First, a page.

MB’s warning that Sydney property investors are entering a doom loop of falling rents and prices has received support from various quarters.
Late last week, The AFR reported that real estate agency, LJ Hooker, is trying to coax vendors in Sydney’s west to sell now before prices plunge further:
LJ Hooker’s Peter Tannous has his work cut out for him in Sydney’s west, where he is now either coaxing desperate homeowners to close the sale of their properties quickly before the market dips again or consoling those who have sold at a loss.
…this week Mr Tannous sold a two-bedroom unit for a 30-year-old homeowner who “couldn’t afford his mortgage” any more with a newborn arriving.
The apartment on O’Neill Street in Guildford sold for $450,000 even though the owner wanted $489,000. He bought the home for nearly $483,000 at the peak of the market in 2015.
“The royal commission has done the west no favours as banks tighten their lending criteria and focus more now than they ever did on serviceability,” he said…
Unfortunately, Mr Tannous and his colleague, LJ Hooker Merrylands principal John Contos have plenty more similar properties to sell especially for their investor clients facing pressure from rising rental vacancy rates and falling rents in Sydney…
Over the weekend, The AFR warned that Sydney renters are facing a deadly combination of falling prices, rising rental vacancies and falling rents:
Interstate refugees such as Crowley who are baling on Sydney, along with a rush of new apartments for rent and falling prices that have prompted some would-be sellers to look for tenants instead, have all combined to produce a rare breed of Sydney market, one where renters can call the shots.
Some 2.8 per cent of all rental properties in Australia’s largest city are vacant, and the way things are going that could go as high as 4 per cent, a level not seen since the post-Olympics property lull of 2004, SQM Research’s Louis Christopher says.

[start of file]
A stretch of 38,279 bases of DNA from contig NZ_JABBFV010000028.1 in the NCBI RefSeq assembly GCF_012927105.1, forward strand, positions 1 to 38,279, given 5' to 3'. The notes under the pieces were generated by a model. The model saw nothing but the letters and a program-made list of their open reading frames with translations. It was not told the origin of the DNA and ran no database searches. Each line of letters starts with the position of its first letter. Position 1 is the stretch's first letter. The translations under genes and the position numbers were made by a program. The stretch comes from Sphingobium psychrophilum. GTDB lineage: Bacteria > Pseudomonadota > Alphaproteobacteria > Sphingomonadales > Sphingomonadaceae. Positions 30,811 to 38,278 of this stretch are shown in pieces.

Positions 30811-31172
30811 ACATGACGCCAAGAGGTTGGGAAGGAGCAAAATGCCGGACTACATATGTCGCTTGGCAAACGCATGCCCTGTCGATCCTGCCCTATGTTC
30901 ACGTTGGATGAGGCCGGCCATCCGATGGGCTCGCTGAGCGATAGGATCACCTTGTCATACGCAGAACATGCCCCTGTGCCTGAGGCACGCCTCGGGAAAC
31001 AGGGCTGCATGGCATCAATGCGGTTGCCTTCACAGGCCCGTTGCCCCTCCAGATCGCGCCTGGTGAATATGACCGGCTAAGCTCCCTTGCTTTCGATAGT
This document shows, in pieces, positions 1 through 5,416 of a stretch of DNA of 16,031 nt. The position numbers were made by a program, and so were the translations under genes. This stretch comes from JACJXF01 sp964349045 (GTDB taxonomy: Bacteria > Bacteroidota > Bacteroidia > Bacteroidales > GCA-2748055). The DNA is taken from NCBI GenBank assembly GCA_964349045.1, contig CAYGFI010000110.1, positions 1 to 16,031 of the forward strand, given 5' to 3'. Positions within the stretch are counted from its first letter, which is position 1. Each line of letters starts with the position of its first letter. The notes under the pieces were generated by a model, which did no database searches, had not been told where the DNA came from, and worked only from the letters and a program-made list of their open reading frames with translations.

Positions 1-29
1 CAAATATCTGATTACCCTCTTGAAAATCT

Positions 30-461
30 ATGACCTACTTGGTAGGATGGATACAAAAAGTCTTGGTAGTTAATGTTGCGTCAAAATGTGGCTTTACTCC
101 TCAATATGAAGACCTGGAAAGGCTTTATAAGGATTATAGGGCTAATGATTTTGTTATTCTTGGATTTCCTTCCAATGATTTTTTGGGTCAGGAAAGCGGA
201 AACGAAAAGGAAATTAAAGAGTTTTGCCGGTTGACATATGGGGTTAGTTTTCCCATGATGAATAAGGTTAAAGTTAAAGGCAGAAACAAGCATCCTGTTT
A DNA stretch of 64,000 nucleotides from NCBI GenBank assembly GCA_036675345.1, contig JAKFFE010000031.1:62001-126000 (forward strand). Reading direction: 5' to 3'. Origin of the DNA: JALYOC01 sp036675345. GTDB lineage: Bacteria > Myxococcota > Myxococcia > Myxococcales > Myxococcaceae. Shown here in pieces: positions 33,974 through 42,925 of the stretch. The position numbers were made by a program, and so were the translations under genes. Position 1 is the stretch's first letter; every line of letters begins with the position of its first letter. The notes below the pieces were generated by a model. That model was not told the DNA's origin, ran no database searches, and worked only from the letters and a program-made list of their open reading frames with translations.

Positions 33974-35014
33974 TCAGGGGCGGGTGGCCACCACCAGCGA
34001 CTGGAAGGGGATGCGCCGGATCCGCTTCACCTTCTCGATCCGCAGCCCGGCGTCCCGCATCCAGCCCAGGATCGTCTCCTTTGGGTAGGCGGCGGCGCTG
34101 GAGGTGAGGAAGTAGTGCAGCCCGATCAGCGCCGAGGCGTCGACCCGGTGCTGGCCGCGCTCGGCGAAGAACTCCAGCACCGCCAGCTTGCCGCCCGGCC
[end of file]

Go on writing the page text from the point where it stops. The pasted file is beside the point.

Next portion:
It seems the many new apartments will keep rents down for some time. ANZ Research data shows nearly 90,000 dwellings are under construction in NSW including 66,000 apartments…
Rental conditions will be worsened by the fact that tenants can now break a lease by paying a four-week penalty, BresicWhitney’s Shannan Whitney says.
“In the past you couldn’t leave until a tenant was found but now people will break the lease, pay the penalty and still be in a better position after finding a cheaper unit,” he says…
Rent.com.au chief executive Greg Bader agrees there is plenty of scope for tenants to negotiate lower rents.
Meanwhile, as reported this morning, Sydney’s auction clearance rate is projected to fall to 30-year lows, weighing further on Sydney’s market:
SQM Research analyst Louis Christopher said spring clearance rates would likely fall to a similar level to 29 years ago due to a sudden surge in new listings. This will add to the glut of unsold properties already on the market, giving buyers a huge selection to choose from.
“It’s going to be a very good spring for home buyers,” Mr Christopher said. “Auction clearance rates are already very low and since spring usually sees a bounce in listings every year, it will mean the clearance rate will go even lower”…
“The only way clearance rates can go from here is down,” Mr Christopher said. “There is always an increase in auctions over spring because homeowners think the better weather and chance to get the sale done before Christmas make it the best time to sell.”
Last week, CoreLogic’s Cameron Kusher posted the below chart showing that Sydney rents fell by 0.4% in the year to June – “their greatest decline in at least 12 years (timeseries of our data)”
Which came as Sydney’s rental vacancy rate hit the highest level in the series’ 13.5 year history at 2.8% in June, according to SQM Research:
Meanwhile, Sydney dwelling values have fallen by 5.4% over the past 11 months:
Thus, Sydney’s army of highly-leveraged landlords are facing the nightmare scenario of falling rental returns and falling dwelling values, at the same time as many investors’ mortgage repayments will increase by 35% as they transition from interest-only to principal and interest.